abstract and be difficult to understand.  The flag -N causes style
              to list all nominalizations.  The flag -n prints all sentences
              with either the passive voice or a nominalization.

OPTIONS
       -L language, --language language
              set the document language (de, en, nl).

       -l length, --print-long length
              print all sentences longer than length words.

       -r ari, --print-ari ari
              print all sentences whose readability index (ARI) is greater than
              ari.

       -p passive, --print-passive
              print all sentences phrased in the passive voice.

       -N nominalizations, --print-nom
              print all sentences containing nominalizations.

       -n nominalizations-passive, --print-nom-passive
              print all sentences  phrased in the passive voice or containing
              nominalizations.

       -h, --help
              Print a short usage message.

       --version
              Print the version.

ERRORS
       On usage errors, 1 is returned.  Termination caused by lack of memory is
       signalled by exit code 2.

ENVIRONMENT
       LC_MESSAGES=de|en|nl
              specifies the default document language.  The default language is
              en.

       LC_CTYPE=iso-8859-1
              specifies the document character set.  The default character set
              is ASCII.

AUTHOR
       This program is GNU software, copyright 1997–2007 Michael Haardt
       <michael@moria.de>.

       It contains contributions by Jason Petrone <jpetrone@acm.org>, Uschi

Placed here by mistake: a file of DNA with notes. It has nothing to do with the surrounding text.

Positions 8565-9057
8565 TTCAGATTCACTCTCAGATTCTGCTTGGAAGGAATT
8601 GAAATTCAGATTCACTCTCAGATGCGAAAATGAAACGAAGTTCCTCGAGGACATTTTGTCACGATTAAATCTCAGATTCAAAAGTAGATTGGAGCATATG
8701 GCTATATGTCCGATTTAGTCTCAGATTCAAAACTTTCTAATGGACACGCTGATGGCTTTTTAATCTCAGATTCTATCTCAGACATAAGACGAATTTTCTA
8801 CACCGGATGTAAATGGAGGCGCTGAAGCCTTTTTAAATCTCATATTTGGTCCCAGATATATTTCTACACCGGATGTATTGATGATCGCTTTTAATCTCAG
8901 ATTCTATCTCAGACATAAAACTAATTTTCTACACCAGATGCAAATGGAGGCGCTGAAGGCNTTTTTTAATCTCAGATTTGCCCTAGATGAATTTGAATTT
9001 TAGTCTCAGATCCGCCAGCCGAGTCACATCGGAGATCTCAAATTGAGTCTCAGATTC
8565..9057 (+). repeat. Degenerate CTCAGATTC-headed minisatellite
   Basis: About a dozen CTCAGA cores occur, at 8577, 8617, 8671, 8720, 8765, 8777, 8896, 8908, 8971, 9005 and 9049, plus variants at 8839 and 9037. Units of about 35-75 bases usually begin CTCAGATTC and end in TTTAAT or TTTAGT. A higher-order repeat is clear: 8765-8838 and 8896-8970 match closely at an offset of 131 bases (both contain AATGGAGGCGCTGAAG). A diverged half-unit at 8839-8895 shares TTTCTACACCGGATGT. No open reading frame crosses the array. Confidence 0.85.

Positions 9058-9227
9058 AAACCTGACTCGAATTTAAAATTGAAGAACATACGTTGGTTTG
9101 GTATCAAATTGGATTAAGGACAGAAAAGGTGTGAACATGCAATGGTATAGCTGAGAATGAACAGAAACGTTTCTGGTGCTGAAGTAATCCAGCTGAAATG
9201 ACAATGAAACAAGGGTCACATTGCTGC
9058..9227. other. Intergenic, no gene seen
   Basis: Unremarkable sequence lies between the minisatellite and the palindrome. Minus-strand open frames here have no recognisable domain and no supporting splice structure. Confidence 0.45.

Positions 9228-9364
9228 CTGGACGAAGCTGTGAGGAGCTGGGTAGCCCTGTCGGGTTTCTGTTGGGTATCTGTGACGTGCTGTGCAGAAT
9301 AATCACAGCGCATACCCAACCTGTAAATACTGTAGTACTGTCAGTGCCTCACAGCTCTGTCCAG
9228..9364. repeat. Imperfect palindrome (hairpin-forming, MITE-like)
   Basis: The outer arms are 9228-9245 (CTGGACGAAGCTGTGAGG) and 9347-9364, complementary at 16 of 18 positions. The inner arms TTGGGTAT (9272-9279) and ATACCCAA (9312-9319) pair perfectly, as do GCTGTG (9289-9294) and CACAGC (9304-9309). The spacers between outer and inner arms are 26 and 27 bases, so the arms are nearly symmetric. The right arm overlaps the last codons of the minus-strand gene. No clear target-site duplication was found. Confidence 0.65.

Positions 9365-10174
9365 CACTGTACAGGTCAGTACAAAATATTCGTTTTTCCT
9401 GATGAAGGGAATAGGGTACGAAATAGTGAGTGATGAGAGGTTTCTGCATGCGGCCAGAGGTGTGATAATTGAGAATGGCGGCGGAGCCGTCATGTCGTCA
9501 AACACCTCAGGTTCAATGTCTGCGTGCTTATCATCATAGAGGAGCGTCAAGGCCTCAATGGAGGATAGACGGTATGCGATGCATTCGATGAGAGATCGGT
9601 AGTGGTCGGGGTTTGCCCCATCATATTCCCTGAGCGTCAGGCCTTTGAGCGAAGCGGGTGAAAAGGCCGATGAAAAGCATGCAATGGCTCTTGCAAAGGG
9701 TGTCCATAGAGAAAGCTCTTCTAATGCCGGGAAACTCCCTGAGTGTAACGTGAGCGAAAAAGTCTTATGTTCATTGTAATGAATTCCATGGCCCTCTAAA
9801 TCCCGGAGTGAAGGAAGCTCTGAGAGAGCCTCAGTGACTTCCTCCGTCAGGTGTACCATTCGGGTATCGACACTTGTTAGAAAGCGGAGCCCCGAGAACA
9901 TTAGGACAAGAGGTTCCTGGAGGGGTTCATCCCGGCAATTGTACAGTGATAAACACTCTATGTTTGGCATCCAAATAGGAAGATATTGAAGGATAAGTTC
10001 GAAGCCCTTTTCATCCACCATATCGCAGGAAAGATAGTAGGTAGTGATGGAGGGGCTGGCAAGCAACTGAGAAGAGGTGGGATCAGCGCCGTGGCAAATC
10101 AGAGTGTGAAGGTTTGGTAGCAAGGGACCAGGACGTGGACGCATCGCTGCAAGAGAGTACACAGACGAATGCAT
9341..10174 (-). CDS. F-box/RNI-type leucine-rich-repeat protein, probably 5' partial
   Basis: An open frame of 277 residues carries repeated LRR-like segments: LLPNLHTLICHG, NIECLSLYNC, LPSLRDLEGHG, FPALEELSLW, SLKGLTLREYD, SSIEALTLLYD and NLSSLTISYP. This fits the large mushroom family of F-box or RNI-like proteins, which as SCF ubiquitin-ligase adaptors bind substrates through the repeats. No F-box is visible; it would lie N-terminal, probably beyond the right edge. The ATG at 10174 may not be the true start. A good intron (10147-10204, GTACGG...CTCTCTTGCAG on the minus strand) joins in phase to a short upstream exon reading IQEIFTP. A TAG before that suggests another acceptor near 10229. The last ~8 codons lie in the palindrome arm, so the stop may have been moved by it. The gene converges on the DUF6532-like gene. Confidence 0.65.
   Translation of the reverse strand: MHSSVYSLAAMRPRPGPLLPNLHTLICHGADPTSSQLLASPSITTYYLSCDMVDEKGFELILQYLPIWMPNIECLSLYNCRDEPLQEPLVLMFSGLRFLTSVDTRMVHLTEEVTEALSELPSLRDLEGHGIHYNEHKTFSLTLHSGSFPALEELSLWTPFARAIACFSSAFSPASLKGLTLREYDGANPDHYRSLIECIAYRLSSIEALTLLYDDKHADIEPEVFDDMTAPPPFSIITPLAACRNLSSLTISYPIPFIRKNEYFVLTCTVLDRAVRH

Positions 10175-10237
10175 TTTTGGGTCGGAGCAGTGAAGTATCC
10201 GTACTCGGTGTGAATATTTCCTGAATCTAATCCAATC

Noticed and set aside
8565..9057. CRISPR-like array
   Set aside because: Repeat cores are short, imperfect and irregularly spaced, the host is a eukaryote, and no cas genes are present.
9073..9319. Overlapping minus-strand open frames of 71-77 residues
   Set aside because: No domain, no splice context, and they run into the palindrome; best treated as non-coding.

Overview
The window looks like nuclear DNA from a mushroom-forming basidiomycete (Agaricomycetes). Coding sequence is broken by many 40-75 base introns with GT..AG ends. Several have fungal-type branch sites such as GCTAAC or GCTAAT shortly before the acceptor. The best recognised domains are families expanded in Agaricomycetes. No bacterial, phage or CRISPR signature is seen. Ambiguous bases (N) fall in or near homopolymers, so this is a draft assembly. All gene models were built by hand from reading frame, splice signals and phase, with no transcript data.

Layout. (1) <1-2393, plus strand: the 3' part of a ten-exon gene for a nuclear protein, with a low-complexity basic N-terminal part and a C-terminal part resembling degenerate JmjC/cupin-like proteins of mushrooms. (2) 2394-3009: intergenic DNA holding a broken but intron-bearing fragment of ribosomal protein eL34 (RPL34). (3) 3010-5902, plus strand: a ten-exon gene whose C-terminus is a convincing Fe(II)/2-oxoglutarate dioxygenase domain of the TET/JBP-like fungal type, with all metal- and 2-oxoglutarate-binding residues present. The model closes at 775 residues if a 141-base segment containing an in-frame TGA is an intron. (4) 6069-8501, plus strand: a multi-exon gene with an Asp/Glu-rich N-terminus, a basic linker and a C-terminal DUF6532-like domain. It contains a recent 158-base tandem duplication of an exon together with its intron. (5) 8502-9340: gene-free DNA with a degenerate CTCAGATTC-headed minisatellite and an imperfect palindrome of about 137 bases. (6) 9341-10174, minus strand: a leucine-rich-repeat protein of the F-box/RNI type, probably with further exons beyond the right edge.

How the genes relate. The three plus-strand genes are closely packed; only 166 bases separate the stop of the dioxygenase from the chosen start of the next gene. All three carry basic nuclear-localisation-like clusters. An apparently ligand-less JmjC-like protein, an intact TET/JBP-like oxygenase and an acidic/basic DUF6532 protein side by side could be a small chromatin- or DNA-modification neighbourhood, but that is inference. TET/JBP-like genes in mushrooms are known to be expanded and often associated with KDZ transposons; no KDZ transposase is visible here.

Stegemeier <uschi@morwain.de> and Hans Lodder.

       This program is free software; you can redistribute it and/or modify it
       under the terms of the GNU General Public License as published by the
       Free Software Foundation; either version 3 of the License, or (at your
       option) any later version.

       This program is distributed in the hope that it will be useful, but
       WITHOUT ANY WARRANTY; without even the implied warranty of
       MERCHANTABILITY or FITNESS FOR A PARTICULAR PURPOSE.  See the GNU General
       Public License for more details.

       You should have received a copy of the GNU General Public License along
       with this program.  If not, write to the Free Software Foundation, Inc.,
       59 Temple Place - Suite 330, Boston, MA 02111-1307, USA.

HISTORY
       There has been a style command on old UNIX systems, which is now part of
       the AT&T DWB package.  The original version was bound to roff by
       enforcing a call to deroff.

SEE ALSO
       deroff(1), diction(1)

       Cherry, L.L.; Vesterman, W.: Writing Tools—The STYLE and DICTION
       programs, Computer Science Technical Report 91, Bell Laboratories, Murray
       Hill, N.J. (1981), republished as part of the 4.4BSD User's Supplementary
       Documents by O'Reilly.

       Coleman, M. and Liau,T.L. (1975). 'A computer readability formula
       designed for machine scoring', Journal of Applied Psychology, 60(2),
       283-284.



GNU                             August 30th, 2007                       STYLE(1)